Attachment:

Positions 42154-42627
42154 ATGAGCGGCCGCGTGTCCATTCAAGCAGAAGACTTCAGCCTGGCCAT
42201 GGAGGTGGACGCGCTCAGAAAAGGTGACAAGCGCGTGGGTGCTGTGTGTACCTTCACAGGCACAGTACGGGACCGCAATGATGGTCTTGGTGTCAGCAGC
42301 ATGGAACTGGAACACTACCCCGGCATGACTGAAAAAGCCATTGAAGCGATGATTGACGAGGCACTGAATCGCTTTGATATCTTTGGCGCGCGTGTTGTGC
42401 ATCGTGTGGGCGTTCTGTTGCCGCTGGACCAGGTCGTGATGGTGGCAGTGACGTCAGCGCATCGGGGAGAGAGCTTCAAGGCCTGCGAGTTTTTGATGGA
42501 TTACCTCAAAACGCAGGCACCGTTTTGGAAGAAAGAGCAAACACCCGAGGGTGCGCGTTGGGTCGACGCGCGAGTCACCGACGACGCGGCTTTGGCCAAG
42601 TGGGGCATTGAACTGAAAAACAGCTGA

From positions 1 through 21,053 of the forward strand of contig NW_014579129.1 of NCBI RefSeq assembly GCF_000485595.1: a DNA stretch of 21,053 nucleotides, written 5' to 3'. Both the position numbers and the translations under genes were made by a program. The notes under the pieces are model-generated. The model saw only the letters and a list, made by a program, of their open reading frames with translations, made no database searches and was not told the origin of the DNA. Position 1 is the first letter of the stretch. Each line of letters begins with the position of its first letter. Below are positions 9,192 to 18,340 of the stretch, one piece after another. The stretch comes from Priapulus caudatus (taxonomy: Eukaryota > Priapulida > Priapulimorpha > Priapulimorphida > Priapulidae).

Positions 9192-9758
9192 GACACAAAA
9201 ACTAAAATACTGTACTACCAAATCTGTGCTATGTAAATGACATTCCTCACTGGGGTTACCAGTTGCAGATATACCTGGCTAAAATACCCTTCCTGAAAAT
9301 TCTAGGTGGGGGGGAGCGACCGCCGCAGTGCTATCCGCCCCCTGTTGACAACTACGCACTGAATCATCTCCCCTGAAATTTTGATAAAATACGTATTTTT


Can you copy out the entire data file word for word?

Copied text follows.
Positions 42154-42627
42154 ATGAGCGGCCGCGTGTCCATTCAAGCAGAAGACTTCAGCCTGGCCAT
42201 GGAGGTGGACGCGCTCAGAAAAGGTGACAAGCGCGTGGGTGCTGTGTGTACCTTCACAGGCACAGTACGGGACCGCAATGATGGTCTTGGTGTCAGCAGC
42301 ATGGAACTGGAACACTACCCCGGCATGACTGAAAAAGCCATTGAAGCGATGATTGACGAGGCACTGAATCGCTTTGATATCTTTGGCGCGCGTGTTGTGC
42401 ATCGTGTGGGCGTTCTGTTGCCGCTGGACCAGGTCGTGATGGTGGCAGTGACGTCAGCGCATCGGGGAGAGAGCTTCAAGGCCTGCGAGTTTTTGATGGA
42501 TTACCTCAAAACGCAGGCACCGTTTTGGAAGAAAGAGCAAACACCCGAGGGTGCGCGTTGGGTCGACGCGCGAGTCACCGACGACGCGGCTTTGGCCAAG
42601 TGGGGCATTGAACTGAAAAACAGCTGA

From positions 1 through 21,053 of the forward strand of contig NW_014579129.1 of NCBI RefSeq assembly GCF_000485595.1: a DNA stretch of 21,053 nucleotides, written 5' to 3'. Both the position numbers and the translations under genes were made by a program. The notes under the pieces are model-generated. The model saw only the letters and a list, made by a program, of their open reading frames with translations, made no database searches and was not told the origin of the DNA. Position 1 is the first letter of the stretch. Each line of letters begins with the position of its first letter. Below are positions 9,192 to 18,340 of the stretch, one piece after another. The stretch comes from Priapulus caudatus (taxonomy: Eukaryota > Priapulida > Priapulimorpha > Priapulimorphida > Priapulidae).

Positions 9192-9758
9192 GACACAAAA
9201 ACTAAAATACTGTACTACCAAATCTGTGCTATGTAAATGACATTCCTCACTGGGGTTACCAGTTGCAGATATACCTGGCTAAAATACCCTTCCTGAAAAT
9301 TCTAGGTGGGGGGGAGCGACCGCCGCAGTGCTATCCGCCCCCTGTTGACAACTACGCACTGAATCATCTCCCCTGAAATTTTGATAAAATACGTATTTTT